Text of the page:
Skills for Care vows to tackle workforce shortages as part of three-year strategy

Oonagh Smyth cropped

Skills for Care has set its sights on increasing workforce capacity across the social care sector as part of its new three-year strategy, which launched today.

The news comes amid growing concerns for widespread staff shortages, with demand for services rising and more people leaving the industry due to low pay and burnout.

Brexit, leading to foreign workers returning home, and a poor perception of social care, have also been blamed for the shortage.

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Skills for Care has vowed to help increase workforce capacity over the next three years by supporting all types of employers to recruit the right people, with a focus on the behaviours and values that enable people to provide quality care and support.

The charity said it will also use its data and insight to support commissioners and local bodies to understand their local population and plan for their local workforce.

Finally, it will work with the government and other partners to help the public better understand social care, increase the esteem in which it is held, and ensure it is seen as a “career of choice”.

Increasing workforce capacity is one of four focusses in Skills for Care’s three-year strategy.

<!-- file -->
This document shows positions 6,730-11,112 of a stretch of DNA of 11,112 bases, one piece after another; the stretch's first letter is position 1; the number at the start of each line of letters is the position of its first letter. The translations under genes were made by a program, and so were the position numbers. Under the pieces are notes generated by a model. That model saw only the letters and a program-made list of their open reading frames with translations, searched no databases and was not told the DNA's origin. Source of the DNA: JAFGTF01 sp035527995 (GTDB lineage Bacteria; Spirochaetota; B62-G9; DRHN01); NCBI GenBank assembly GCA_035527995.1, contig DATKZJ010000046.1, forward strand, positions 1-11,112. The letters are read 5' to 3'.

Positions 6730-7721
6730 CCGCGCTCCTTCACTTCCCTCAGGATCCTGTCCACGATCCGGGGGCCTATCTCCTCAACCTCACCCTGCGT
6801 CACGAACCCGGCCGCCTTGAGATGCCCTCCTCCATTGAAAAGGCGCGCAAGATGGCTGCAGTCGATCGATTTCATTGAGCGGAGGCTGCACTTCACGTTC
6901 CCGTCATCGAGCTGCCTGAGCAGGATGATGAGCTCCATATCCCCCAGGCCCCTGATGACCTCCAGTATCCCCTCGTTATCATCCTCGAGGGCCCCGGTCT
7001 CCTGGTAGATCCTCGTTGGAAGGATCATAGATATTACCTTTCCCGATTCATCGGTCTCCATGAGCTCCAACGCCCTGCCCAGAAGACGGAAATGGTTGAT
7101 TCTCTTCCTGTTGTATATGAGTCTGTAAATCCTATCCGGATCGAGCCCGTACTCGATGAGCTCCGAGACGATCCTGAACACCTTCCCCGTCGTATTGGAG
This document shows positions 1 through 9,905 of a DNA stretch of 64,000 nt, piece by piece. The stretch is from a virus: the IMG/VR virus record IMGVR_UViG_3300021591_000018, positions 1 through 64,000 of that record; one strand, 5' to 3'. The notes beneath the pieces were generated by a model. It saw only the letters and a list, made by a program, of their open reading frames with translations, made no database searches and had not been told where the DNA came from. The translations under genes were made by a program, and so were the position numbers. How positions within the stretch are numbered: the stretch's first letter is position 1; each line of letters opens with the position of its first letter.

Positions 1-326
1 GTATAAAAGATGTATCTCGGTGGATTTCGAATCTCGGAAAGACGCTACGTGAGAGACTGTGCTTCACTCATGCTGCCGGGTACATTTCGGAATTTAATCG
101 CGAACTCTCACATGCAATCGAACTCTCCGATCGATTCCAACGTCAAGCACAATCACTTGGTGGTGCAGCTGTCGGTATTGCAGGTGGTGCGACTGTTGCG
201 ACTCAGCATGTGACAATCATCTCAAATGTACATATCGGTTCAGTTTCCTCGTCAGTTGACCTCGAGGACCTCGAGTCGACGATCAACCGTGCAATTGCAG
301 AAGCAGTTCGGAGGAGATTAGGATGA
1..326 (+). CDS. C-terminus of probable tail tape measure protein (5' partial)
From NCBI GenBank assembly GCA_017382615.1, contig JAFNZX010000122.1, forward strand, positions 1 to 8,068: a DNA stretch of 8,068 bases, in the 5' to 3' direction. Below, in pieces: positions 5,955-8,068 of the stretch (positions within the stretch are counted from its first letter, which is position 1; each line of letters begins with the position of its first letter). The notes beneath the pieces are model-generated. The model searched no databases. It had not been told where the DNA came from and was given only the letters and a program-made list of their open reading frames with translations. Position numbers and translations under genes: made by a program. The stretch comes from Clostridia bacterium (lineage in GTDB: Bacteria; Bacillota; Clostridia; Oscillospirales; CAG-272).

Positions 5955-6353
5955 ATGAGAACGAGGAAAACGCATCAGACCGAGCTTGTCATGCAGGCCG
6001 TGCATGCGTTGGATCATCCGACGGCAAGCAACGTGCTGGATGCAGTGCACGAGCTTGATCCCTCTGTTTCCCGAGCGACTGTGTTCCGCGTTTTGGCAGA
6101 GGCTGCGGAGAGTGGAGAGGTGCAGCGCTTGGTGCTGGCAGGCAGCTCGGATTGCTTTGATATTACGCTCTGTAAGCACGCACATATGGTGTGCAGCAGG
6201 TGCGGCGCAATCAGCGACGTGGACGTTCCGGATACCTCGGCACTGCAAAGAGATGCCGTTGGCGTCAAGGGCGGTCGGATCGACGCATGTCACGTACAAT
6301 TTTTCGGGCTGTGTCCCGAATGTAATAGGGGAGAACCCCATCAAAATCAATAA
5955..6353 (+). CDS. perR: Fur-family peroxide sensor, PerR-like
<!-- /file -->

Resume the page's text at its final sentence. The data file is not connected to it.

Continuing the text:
It also plans to support workforce capabilities to ensure staff have the right skills, knowledge, competencies, values and behaviours to meet current and future needs in their communities.

Supporting culture and diversity is another priority, as well as improving the social care system to ensure it’s well funded and supports people to live the lives that they choose.

Skills for Care CEO Oonagh Smyth (pictured) said: “This new strategy was created in recognition that the way social care is delivered in England is changing so it won’t be a static strategy but will evolve based on feedback and changes in social care. 

“Skills for Care believes that social care needs to adapt to these changes so that everyone has access to care and support that is focussed on their unique needs and aspirations, now, and in the years to come. 

“Equally, people who work in social care have to be recognised as carrying out a vital role in society. We want social care to be seen by the public as a professional and skilled career that has real value for people in our communities who draw on services, supported by our committed and skilled workforce.”

Tags : skills for careworkforce crisisworkforce shortages
Sarah Clarke

The author Sarah Clarke